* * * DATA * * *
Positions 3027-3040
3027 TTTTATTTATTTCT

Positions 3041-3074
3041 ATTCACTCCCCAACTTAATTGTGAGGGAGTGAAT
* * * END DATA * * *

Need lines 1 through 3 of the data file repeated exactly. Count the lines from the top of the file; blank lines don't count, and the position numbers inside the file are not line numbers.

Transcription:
Positions 3027-3040
3027 TTTTATTTATTTCT

Positions 3041-3074